I also suggested bringing in more wood tones. Her coffee table had seen better days and swapping it out with a wood mid century table would give her the vibe she was going for.  Plus some wood accessories to give the place some more warmth. 

The rooms were bathed in light during the day, but quite dim at night. There were some ceiling lights but the room missed ambient light. I suggested adding an arc lamp for the living room and some side table lamps. 

The last need was color. The walls were light grey, the couch was beige, the rug (which she wanted to keep) was white. While I do love a good neutral room they can be tricky to pull off. Plus she was craving color and so I suggested bringing it in through pillows, fabric covered boxes (which would also provide storage) and a throw blanket. 

If you are struggling with an open floor plan or a room that lacks warmth here is what I would suggest. 

  1. Define the space. Look at your furniture layout. Is it a space that is welcoming or are there pieces blocking the flow of people into the space. If the furniture feels like it is floating can you adjust the furniture to create a zone or add a rug that will help ground the room.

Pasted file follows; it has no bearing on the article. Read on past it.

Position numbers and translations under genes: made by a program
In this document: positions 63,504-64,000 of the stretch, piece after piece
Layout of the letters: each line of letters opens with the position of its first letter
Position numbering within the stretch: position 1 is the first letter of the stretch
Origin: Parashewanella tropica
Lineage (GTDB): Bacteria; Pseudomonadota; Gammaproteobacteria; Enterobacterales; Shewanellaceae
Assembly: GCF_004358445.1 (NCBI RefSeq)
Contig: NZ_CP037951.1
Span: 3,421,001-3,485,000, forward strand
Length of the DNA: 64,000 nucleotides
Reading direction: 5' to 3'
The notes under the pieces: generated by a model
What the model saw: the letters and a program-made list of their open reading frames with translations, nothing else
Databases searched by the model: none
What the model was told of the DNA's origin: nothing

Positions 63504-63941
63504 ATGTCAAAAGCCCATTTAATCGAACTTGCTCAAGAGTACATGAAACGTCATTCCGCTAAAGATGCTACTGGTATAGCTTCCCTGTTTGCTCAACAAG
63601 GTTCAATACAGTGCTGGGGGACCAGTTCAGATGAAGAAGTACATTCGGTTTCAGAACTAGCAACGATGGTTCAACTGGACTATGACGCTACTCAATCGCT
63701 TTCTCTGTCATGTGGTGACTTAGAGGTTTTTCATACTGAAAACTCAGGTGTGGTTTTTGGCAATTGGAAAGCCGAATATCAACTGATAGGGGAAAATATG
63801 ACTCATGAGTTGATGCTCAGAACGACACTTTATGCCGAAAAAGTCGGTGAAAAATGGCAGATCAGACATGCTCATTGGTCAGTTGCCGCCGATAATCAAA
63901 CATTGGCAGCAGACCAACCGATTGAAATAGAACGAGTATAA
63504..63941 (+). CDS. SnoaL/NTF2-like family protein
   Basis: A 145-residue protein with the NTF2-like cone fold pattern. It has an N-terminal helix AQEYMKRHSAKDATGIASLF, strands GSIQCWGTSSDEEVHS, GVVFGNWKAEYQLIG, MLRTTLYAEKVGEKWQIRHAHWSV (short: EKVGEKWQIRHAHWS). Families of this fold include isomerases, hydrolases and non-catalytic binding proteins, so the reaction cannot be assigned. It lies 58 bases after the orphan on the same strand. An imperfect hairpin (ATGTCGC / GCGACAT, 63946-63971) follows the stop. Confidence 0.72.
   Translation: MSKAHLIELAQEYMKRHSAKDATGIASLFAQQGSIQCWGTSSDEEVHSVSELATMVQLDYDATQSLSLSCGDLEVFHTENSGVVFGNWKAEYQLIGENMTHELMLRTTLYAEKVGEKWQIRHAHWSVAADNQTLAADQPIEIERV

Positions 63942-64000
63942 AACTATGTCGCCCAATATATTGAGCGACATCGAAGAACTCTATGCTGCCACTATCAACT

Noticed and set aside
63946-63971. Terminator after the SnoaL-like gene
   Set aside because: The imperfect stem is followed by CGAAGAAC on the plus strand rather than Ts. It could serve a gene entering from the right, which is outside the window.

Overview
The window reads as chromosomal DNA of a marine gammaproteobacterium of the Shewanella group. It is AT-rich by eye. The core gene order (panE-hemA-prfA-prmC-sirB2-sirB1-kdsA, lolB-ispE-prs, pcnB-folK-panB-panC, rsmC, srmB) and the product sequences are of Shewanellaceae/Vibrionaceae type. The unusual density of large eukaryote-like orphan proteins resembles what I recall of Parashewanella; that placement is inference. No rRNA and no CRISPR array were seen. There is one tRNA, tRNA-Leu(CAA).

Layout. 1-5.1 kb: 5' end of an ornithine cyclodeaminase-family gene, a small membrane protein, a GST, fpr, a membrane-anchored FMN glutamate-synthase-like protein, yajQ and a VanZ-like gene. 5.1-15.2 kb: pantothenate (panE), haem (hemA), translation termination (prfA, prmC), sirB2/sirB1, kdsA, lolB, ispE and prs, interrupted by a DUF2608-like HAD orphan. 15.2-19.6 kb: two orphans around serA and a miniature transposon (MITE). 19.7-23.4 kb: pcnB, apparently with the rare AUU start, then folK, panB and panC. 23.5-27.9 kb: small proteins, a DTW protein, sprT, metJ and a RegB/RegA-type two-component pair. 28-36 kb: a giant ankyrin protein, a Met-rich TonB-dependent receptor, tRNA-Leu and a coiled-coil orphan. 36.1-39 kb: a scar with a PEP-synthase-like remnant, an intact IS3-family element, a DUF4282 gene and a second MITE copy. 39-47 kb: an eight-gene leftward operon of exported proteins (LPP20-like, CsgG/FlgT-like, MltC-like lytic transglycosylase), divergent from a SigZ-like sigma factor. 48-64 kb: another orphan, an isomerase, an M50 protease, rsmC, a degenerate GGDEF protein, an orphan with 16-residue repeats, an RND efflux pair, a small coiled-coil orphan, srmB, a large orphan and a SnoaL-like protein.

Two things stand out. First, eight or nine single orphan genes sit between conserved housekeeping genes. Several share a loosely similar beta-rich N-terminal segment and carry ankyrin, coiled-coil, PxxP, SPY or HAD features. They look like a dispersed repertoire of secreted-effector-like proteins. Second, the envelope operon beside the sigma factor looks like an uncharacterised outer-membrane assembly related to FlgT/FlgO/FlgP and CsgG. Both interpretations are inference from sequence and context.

2. Add warmth through nature or nature inspired items. Things like geode coasters, wooden bowls or boxes, crystals or stones, sheepskins and plants can really warm up a space. 
  3. Add more lighting. Even if you think you have enough lights add some more. You want there to be overhead light for the room, which should be on a dimmer switch, task lighting (I crochet so there needs to be a light next to the couch in order to see what I'm doing) and ambient light. These are the side table lamps or small lights scattered about a room that give it a great glow. A great way to bring in nature and add light is with a salt rock lamp
  4. Color color color. It doesn't have to be a lot. Bring color into a room through textiles or art. 

Keep an eye out because I'll be talking about color much more in the upcoming weeks. 

I'm only going to be posting once a week because I'm creating a new course and I want to devote some time to finishing that project. Follow along on Instagram where I post daily about what I am doing, creating, eating, designing and thinking about. 

 

 

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An Argument Against Masculine or Feminine Interiors